The reasons for this are manifold and complex, stemming from a variety of influences in our nation and its history. There is a lot of individual and institutional racism. There are heavily promoted narratives which the media and politicians extoll daily, narratives about who is dangerous and who is the “criminal element” and what parts of town are unsafe and the desperation of the poor and the underclass. There is just the tiniest bit of truth in the reality that property crimes are more likely to be committed by those without property and those who society has continually oppressed remain without property and little kernels of this reality create a massively inflated fuel for self-justification of the principle that informs bias and profiling. But this is also just one part of the story in the world in which we are all criminals. Minorities are imprisoned vastly more than others and a massive number of these incarcerations are due to drug crimes. Drug crimes are not disproportionately committed by minorities, but they are vastly disproportionately enforced on them. This suits a narrative that society likes to tell itself about justice and safety and danger, but it’s just the delusion of an unjust and biased system trying to get itself to sleep at night.

It’s not a coincidence that most of these cases of police murder with impunity have African American victims, any more than it is that such a vastly disproportionate portion of the prison population are African American men. We have a seemingly inexhaustible source of narratives for the “Scary Black Man” in American society, an endless appetite for this concept in the news, campus police reports, trials, courtroom dramas, movies, and nearly every other cultural influence that exists. Police exist in this world too and react accordingly. And even if a cop or his police department are not overtly racist (most of them do overtly profile and are overtly racist), when the standard that society gives that cop is “act with impunity, trust your fear, you will never face punishment for enforcing the death penalty on a suspect”, then the consequences are all too predictable.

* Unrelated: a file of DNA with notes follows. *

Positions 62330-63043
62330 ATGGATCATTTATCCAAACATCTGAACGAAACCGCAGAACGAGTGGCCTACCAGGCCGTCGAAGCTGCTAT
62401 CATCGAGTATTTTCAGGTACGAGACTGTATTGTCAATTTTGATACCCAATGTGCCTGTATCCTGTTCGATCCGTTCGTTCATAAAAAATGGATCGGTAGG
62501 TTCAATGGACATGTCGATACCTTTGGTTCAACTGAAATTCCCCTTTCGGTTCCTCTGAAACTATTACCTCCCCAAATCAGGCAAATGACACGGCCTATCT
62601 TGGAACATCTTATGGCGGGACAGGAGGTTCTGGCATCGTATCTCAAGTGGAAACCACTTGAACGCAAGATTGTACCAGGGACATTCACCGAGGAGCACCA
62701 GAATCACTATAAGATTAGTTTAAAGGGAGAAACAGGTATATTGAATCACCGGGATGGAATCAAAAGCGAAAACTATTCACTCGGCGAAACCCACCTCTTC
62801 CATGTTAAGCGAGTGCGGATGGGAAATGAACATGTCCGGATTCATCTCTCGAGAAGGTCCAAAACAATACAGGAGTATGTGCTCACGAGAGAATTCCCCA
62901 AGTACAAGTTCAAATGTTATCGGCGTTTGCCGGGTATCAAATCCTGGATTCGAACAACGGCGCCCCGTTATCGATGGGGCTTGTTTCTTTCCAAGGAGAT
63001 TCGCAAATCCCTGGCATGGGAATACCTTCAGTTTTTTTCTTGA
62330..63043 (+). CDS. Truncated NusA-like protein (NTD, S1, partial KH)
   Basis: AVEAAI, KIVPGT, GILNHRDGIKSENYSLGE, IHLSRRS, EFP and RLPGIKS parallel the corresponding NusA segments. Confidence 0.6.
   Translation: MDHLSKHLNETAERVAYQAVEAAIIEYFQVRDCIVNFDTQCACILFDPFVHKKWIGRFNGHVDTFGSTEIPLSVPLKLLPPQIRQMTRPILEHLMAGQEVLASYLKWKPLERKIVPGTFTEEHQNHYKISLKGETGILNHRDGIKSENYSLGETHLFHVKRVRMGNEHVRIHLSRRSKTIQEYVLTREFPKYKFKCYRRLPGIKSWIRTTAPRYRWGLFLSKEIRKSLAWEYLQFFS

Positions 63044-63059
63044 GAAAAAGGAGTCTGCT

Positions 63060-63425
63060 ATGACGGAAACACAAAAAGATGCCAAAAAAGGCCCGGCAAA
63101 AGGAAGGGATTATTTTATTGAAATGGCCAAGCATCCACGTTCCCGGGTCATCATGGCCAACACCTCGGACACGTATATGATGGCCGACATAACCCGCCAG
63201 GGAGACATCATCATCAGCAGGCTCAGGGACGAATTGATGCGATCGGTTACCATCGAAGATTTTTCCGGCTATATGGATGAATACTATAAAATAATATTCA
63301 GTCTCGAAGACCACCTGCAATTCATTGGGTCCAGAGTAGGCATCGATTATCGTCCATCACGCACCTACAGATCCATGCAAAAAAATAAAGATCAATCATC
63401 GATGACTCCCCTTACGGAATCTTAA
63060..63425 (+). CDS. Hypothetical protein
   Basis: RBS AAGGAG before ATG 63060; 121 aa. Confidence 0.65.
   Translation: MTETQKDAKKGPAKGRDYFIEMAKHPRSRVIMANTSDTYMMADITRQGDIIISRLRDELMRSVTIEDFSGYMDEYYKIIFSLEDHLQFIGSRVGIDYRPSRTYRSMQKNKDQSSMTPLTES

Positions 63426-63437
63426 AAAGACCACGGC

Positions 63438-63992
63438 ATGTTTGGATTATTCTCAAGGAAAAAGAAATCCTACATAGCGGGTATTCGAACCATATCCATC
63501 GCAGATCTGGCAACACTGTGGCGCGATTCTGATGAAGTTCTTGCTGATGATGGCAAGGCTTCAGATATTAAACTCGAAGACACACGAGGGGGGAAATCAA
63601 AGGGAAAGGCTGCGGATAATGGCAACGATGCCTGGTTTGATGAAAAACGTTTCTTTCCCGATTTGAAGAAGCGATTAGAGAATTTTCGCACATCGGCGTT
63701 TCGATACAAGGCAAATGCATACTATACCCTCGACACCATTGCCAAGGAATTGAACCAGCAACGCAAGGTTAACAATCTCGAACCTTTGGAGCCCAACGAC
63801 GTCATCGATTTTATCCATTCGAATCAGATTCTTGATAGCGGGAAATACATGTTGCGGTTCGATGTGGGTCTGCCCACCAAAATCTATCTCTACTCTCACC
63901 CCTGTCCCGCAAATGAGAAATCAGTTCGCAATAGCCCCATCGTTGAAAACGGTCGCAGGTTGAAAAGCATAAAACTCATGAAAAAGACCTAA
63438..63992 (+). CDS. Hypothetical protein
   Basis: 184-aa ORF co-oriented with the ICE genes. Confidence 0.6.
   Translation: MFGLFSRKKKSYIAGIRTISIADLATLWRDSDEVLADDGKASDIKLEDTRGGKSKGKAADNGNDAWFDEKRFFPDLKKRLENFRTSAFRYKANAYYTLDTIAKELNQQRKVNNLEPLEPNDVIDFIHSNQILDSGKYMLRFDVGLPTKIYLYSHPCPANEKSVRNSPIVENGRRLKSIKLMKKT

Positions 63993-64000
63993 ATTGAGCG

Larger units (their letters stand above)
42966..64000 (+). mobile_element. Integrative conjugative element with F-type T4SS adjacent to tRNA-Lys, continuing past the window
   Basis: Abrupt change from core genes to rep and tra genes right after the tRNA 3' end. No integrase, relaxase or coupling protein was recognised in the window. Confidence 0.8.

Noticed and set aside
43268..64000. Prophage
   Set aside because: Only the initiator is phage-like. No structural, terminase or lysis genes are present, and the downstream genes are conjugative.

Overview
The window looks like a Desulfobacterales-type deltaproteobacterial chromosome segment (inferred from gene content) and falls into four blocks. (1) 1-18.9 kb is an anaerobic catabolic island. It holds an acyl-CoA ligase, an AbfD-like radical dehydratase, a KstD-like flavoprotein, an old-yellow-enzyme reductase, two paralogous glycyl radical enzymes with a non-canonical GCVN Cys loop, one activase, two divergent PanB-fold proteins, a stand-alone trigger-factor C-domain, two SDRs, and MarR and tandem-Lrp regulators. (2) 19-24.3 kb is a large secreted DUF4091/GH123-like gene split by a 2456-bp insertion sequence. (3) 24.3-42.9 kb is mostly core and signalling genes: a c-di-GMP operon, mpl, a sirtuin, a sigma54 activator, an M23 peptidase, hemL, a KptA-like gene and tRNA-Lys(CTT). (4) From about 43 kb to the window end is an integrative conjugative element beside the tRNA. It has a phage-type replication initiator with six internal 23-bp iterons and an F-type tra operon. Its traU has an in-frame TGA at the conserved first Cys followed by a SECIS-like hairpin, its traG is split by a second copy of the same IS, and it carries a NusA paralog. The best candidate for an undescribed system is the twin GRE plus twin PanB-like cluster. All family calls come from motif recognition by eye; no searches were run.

I cannot sufficiently emphasize that it does not matter whether or not these people are criminals. We are all criminals. The extent to which we are subject to the whims of the police state depends on whether the police are trained to fear us as particular individuals. Every one of us could be arrested tomorrow for something and then face the rabbit hole of the state’s overwhelming bias and support of the enforcers.

Your legal standards do not matter. They need to be changed and rewritten. Just as law has been shifted to facilitate corporate greed and impunity to dominate individual citizens, it has similarly been written to codify a police state that will never hold cops accountable. That needs to be thrown out and revamped. And until it is, every single instance of a cop getting away with murder only emboldens the confidence of every other scared or malignant cop to enforce the instant death penalty at his or her will. For a democracy to function, it cannot be a police state. There must be police accountability. Until a high profile murderous police officer is not only charged, but actually punished, this will only escalate.

As will the justified outrage of the society falling under the police state’s bootheel. It is the consequence not only of this ongoing series of injustices, but also of creating a legal standard which criminalizes everyone and then selectively enforces the law based on fear and bias. If this doesn’t bother you, it’s only because you are lucky enough to somehow enjoy your own version of Cop Immunity. And you are too unfeeling to care for those who don’t.


Fear Factor

Categories: A Day in the Life, But the Past Isn't Done with Us, Know When to Fold 'Em, Telling Stories, What Dreams May Come, Tags: , , , ,

Farhan Ali (left) surprises me at the team dinner/team picture ceremony for RUDU at the end of the 2010-2011 season.  To this day, this is one of my favorite pictures of all time.  It's mostly just here to symbolize fear.  And because I had an excuse to use it.

Farhan Ali (left) surprises me at the team dinner/team picture ceremony for RUDU at the end of the 2010-2011 season. To this day, this is one of my favorite pictures of all time. It’s mostly just here to symbolize fear. And because I had an excuse to use it.

I am continually discovering how much of my life is fueled by fear.

I’ve ridiculed fear a lot in this blog lately, most especially in criticizing what motivates voters and pointing out how silly it is for Americans to fear ebola and/or terrorism. This is not the kind of fear that I will be talking about in this post, though I suppose I’m using the same word because it’s in some ways the same concept and all fear is related. Fear may not even be the right word for what this post will attempt to address, as some may favor “anxiety” or even “trepidation” for what I plan to illustrate. But I’m going with fear because it’s visceral and, I think, more honest.